In 1920 a Mr Caldwell started up a small Ford bus service, which held ten passengers and ran between Newton Mearns and Giffnock. Matthew Young ran a smaller service with two Fords and a Fiat. In 1924 there were complaints about the dangerous condition of charabancs running between Eastwood Toll and Newton Mearns. During the later 1920s buses of the Scottish Transport (red), a subsidiary of British Electric Traction Co. Ltd., Midland (blue), and John Sand of Airdrie and Southern (maroon), operated independently along the main Kilmarnock Road (now Fenwick Road) to Newton Mearns, Kilmarnock and Ayr.

In Clarkston in the 20s, the Rankin Brothers ran a bus service from East Kilbride via Busby and Clarkston, this being taken over in 1928 by the General Omnibus Company and finally in 1932 by the central S.M.T. Ltd., which became part of the Scottish Bus Group. McGill's buses started operating in Barrhead in 1936.

Larger Bus Companies and Corporation Buses

In an attempt to relieve congestion, the newly widened Giffnock Railway Bridge was opened on January 10, 1930 with financial help from Glasgow Corporation Tramways. In 1922 this road had around 640 vehicles a day; in 1927 there were 3,125 and by 1930 practically 5,000. By 1931-32 all the local independent bus services had been taken over by the S.M.T. group with its black and white livery.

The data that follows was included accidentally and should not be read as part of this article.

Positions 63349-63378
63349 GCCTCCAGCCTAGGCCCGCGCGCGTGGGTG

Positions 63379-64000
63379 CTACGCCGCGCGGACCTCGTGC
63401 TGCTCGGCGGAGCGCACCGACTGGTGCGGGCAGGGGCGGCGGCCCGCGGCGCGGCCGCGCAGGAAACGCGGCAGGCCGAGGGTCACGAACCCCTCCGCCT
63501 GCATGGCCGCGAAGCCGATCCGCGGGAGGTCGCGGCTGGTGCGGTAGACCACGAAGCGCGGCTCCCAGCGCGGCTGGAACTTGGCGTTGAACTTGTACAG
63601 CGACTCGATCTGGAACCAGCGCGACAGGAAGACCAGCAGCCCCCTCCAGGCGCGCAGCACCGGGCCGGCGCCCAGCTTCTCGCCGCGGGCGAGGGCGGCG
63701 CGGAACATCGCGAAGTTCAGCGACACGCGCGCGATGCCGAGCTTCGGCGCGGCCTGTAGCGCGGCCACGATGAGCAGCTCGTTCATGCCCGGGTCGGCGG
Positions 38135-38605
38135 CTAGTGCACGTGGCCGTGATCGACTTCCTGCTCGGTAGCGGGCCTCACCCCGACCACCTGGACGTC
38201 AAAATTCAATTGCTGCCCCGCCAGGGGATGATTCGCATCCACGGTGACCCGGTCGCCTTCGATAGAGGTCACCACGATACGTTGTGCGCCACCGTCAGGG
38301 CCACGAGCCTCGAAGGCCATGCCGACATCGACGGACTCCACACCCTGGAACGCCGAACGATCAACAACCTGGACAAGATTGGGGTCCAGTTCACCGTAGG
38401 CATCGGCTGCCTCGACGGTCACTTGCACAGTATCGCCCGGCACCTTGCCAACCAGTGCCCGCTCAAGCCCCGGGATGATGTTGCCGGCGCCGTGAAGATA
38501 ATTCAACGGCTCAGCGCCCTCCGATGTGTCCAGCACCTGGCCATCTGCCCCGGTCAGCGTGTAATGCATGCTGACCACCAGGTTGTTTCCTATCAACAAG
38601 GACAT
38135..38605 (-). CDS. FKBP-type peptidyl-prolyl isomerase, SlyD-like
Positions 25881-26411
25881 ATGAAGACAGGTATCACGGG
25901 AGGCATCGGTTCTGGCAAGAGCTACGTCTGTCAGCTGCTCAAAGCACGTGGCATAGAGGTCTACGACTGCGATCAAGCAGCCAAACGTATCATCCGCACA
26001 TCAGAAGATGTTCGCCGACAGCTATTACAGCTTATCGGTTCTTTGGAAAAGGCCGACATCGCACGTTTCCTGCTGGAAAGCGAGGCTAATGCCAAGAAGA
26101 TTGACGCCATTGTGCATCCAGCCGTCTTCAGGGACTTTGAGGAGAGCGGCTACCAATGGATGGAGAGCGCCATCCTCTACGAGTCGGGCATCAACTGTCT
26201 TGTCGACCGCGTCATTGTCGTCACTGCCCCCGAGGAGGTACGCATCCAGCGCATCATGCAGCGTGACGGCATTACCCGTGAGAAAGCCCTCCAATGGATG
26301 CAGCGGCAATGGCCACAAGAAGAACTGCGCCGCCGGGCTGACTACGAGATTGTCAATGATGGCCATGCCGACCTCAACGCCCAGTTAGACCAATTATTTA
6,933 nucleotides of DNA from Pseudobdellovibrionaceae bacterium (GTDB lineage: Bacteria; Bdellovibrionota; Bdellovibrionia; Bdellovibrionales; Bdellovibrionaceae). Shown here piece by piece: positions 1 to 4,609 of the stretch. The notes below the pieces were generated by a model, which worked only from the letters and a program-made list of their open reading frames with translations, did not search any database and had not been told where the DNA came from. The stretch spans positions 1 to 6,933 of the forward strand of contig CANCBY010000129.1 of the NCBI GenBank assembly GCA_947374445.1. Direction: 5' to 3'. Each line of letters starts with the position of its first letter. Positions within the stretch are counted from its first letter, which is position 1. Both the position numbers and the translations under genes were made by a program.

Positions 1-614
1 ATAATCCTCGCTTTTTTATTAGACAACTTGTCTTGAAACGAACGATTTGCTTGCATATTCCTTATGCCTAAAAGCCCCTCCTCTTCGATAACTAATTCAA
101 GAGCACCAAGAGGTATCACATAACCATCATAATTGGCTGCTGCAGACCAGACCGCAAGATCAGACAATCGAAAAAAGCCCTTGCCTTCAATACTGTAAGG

On February 28, 1932, Glasgow Corporation buses started with the service 8C. On June 12, 1938 the Rouken Glen service diverted to Clarkston via Eastwoodmains Road. During World War II, from June 8, 1841, experimental gas balloon holder and gas producer buses were used on the routes to save fuel. On May 1, 1943 the 8C was renumbered 32, Clarkton to St Enoch Square; this service became the 38A Clarkston to Millerston.

In 1950 a service began to run from Spiersbridge via Orchard Park, Giffnock to Glasgow and in 1957 a "cross country" service ran from Clarkston to Paisley via Eastwoodmains Road and Eastwood Toll. The traffic bottleneck at Eastwood Toll, which had been worrying the planners since 1929, ultimately became a diversionary road scheme to by-pass the Toll. The new diversion and roundabout opened in 1962.

The orange buses of Strathclyde Passenger Transport Executive then took over, an example being the 44 to Eaglesham and the 38 to Mearns. In 2005, First buses now run throughout East Renfrewshire and the long awaited A77 by-pass has been opened relieving the conservation village of Eaglesham of much of the traffic, which had caused concern over foundations.